- The Territory -
Brief geological history of the Sorrentine Peninsula
by Salvatore Palomba
- Part II -
It is only at the beginning of the Miocene period (23-7 million years ago) that the now deformed and overlapping cretaceous sediments returns to a marine environment. The sea, initially shallow, rapidly tends to deepen, lithotypes from areas not yet submerged are deposited (form sediments) on the cretaceous limestones forming a progressively deeper marine succession.
We therefore have a sedimentation characterised first by rough sediments, in a neritic marine environment (shallow sea), followed by progressively finer sediments common to a rapidly deepening marine environment.
In the Sorrentine Peninsula, in fact, the Miocene succession is characterised by a calcarenite graticule containing typical fossil remains such as mineralised oyster shells, selachian teeth clearly visible in a number of points of the Gulf of Salerno, followed by coarse sandstones which become finer as they rise to become clays in the highest section of the succession.
In this phase, in which horizontal tectonic movements are prevalent, sediments accumulated in the ocean over tens of millions of years, compressed between the two converging continental masses, move and overlap in increasingly complex forms.
The more flexible sections fold and separate; in the strata stack the higher sections slide to overlap the lower, covering rock of the same age or younger, in such a way that the older rock overlays more recent rocks to produce mountain chains characterised by typical overlapping faults.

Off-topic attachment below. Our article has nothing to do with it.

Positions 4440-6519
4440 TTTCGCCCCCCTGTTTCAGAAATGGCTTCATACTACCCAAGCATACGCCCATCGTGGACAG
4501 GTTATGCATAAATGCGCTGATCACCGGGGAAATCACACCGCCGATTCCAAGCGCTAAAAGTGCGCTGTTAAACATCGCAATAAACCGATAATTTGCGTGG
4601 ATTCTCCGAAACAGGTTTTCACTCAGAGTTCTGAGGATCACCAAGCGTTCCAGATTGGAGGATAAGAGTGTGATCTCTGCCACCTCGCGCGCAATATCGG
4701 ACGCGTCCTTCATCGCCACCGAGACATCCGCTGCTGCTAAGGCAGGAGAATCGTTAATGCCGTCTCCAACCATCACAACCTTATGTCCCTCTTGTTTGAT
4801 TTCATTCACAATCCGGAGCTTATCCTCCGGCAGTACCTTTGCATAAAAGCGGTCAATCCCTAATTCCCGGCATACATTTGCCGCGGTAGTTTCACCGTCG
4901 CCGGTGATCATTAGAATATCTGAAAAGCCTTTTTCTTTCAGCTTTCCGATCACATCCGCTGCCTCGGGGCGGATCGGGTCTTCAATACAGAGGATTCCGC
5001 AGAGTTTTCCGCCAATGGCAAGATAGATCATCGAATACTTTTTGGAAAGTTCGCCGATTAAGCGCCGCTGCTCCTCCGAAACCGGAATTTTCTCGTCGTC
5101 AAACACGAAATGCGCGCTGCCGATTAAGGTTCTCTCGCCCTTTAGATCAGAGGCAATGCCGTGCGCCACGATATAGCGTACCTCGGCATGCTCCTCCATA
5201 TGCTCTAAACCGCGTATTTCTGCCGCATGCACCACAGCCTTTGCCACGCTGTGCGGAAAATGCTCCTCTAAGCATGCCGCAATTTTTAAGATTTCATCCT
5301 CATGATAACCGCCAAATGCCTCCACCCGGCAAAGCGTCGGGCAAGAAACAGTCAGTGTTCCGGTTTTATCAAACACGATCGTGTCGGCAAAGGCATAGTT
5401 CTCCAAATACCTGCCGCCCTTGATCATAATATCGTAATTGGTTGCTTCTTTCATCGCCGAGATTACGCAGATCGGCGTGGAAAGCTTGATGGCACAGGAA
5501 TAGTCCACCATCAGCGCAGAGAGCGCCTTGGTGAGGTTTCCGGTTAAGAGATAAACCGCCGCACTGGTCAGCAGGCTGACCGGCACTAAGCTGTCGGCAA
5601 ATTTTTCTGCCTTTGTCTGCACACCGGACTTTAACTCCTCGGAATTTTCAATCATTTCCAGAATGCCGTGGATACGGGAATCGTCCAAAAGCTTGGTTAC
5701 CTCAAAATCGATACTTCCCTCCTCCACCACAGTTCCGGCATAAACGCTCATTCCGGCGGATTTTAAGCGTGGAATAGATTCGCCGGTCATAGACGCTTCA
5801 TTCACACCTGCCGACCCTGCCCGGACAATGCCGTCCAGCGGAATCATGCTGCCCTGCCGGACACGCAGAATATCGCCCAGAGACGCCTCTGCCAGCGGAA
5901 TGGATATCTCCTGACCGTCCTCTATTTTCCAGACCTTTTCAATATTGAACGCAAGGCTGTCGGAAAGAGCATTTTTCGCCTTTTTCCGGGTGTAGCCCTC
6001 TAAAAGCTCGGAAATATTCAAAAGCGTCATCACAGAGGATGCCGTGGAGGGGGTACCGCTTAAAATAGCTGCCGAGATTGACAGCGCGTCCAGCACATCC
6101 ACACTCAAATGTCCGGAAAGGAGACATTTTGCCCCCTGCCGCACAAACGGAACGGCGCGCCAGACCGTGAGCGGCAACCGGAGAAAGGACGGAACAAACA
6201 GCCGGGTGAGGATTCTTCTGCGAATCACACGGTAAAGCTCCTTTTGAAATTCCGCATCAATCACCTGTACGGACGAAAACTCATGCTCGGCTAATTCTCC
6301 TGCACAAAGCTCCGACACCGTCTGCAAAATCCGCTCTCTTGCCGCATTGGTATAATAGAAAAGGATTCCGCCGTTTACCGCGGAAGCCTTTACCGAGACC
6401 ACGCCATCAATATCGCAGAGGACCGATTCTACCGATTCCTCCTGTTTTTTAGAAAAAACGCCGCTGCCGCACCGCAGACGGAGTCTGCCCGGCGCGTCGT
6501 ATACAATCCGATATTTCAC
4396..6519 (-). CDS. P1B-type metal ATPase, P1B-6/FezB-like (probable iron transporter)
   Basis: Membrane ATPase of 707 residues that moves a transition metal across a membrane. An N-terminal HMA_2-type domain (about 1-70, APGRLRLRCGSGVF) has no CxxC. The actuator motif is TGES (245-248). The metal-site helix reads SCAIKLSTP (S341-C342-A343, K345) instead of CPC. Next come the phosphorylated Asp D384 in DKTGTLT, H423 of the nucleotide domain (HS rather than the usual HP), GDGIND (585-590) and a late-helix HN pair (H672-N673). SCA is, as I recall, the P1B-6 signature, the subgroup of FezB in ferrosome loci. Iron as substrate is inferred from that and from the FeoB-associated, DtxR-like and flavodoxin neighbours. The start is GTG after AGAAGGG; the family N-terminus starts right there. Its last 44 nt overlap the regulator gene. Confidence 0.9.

Examples of this kind of phenomena are also present in the Sorrentine Peninsula, the clearest example being the cretaceous limestones of Monte San Costanzo at the western tip of the peninsula which cover the Miocene sandstone sediments; the phenomenon is plainly visible in the bay between Punta Vaccola and Punta San Lorenzo.
To a lesser extent, similar situations are evident in many other locations of the peninsula, localised above all via bores performed for geognostic surveys, well digging and water searches.
Returning to the subject of Sorrentine Peninsula geological history, at the end of the Miocene period we can say that the Apennine chain structure is complete, although its current form and dimensions are not yet apparent.
Formation will be completed during the Pliocene period in which horizontal movements will prevail.
At the end of the Pliocene period the Sorrentine Peninsula has in fact almost assumed its final structure; the contours of the Monti Lattari are practically those recognisable today from Punta Campanella-Monte San Costanzo to the peaks of Monte Faito.